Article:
Captivate audiences with literary devices like allusion, metaphor, and repetition. Plus, learn how they differ from literary elements and techniques.
Whether you're a business owner who wants to write well, a public speaker seeking to spark change, or an Independent aiming to create engaging work for clients, you need that “oomph” factor in your writing. But how do you make those ordinary content pieces extraordinary? Enter literary devices.
These tools possess the power to upgrade the quality of your blog posts, speeches, and social media captions.
From allusion and metaphor to repetition and hyperbole, here’s all you need to know about the different types of literary devices and how they persuade and strengthen communication with readers.
What are literary devices? 📚
Literary devices are carefully crafted techniques writers employ to reach and engage with readers on a more profound level. These rhetorical devices manipulate language and structure to add a deeper meaning to writing and capture readers’ attention. By skillfully using literary devices, writers can transform words into compelling storytelling, acquiring their audience's interest and, in some cases, persuading them to action.
The importance of literary devices 📖
Literary devices are secret ingredients that elevate everyday writing styles. They infuse language with depth, complexity, and richness, captivating readers and drawing them in. From the powerful imagery of a well-crafted metaphor and the rhythm of repetition to the high impact of hyperbole and the embodiment of symbolization, these devices enable writers to improve their craft, paint vivid pictures, and evoke emotions.
List of literary devices 📓
As an independent freelance writer, you hold the power to breathe life into your words, and that's where literary devices in English — or any language, for that matter — come into play. These tools are the secret sauce for elevating your work from ordinary to extraordinary, which in turn will help you land (and keep) clients. By mastering these techniques, you can create content that leaves lasting impacts on your audience.
Here are 13 common literary devices with definitions and examples, as well as why they're beneficial:
A metaphor is a figure of speech comparing two unlike things without using "like" or "as." It suggests a resemblance between the two entities and often uses figurative language. For example: “Her laughter was music to his ears.” Here, we’re comparing laughter with music, implying that her laughter is as melodious as music.
2. Simile 🐆
A simile compares two unlike things using "like" or "as." Like metaphors, similes create visual imagery and emphasize similarities. For instance, “he runs as fast as a cheetah.” In this case, it means that the subject runs at an impressive speed.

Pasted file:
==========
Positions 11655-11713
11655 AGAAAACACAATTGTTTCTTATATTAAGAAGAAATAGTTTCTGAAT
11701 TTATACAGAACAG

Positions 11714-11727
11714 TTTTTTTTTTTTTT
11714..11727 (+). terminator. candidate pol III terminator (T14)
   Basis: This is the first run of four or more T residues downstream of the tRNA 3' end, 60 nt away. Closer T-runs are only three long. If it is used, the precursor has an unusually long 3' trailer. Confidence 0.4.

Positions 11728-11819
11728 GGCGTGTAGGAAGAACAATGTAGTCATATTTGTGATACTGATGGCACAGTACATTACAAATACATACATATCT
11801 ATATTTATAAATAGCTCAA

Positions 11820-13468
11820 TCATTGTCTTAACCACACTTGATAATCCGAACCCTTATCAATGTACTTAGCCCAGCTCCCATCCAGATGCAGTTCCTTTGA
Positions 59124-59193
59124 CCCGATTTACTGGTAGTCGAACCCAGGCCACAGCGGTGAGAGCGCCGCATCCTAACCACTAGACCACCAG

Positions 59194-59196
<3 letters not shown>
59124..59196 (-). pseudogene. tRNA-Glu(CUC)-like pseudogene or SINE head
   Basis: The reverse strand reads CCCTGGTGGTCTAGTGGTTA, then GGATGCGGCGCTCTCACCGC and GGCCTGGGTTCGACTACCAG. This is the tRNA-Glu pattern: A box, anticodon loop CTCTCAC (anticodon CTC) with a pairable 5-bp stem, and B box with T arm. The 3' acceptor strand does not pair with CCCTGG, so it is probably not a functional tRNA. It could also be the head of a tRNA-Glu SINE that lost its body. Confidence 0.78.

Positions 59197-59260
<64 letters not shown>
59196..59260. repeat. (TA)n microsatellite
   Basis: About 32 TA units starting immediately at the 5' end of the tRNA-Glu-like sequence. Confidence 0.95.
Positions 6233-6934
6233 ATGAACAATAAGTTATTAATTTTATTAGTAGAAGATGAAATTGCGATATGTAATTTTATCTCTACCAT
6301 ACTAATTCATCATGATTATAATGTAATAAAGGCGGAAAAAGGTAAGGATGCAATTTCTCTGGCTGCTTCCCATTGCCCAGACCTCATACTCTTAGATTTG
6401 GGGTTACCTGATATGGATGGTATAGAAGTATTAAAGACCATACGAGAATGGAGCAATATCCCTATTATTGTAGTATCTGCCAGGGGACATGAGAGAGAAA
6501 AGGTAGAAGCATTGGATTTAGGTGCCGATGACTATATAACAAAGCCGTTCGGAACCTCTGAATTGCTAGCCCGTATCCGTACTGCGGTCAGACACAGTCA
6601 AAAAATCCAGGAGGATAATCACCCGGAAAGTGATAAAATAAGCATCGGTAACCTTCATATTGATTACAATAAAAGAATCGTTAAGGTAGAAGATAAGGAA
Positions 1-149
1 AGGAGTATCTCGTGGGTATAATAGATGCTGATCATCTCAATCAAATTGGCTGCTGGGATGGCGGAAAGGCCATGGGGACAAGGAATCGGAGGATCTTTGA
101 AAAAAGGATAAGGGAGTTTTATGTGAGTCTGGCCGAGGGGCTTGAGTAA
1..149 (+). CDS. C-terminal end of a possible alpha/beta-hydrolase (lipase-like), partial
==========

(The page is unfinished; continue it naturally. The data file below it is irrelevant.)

3. Alliteration 🫑
Alliteration is the repetition of the same initial sound in a series of words, such as in a sentence or a series of phrases. This literary device adds rhythm, musicality, and emphasis to a sentence, making it more memorable. This famous tongue twister is a great example of alliteration: "Peter Piper picked a peck of pickled peppers."
4. Hyperbole 🗣️
This literary device uses exaggeration for emphasis or dramatic effect in creative writing. It amplifies a statement to evoke emotion. For example: "I've told you a million times!" This uses exaggeration (the number of times) to highlight the speaker's exasperation.
5. Personification 🌬️
Personification (or anthropomorphism) assigns human qualities to inanimate objects or animals, adding life to non-human entities, making them relatable, and helping the reader connect with them. For example, when we say, "The wind whispered through the trees," we attribute the human characteristic of whispering to the intangible wind. Another popular example is George Orwell’s famous literary work, Animal Farm, wherein the characters are various livestock species with human personas.
6. Symbolism 🕊️
Symbolism uses objects, characters, or actions to represent abstract ideas, adding depth and layers of meaning to writing. For example, a dove universally symbolizes peace, while red roses illustrate love.
7. Allusion ❤️
An allusion refers to a well-known person, event, or work of literature in writing. Often used in a flashback, an allusion enriches the text by connecting and associating cultural or historical elements the reader is likely to be familiar with. For example, when we say, "He was a real Romeo with the ladies," we evoke the image of Romeo from Shakespeare's Romeo and Juliet to describe someone charming.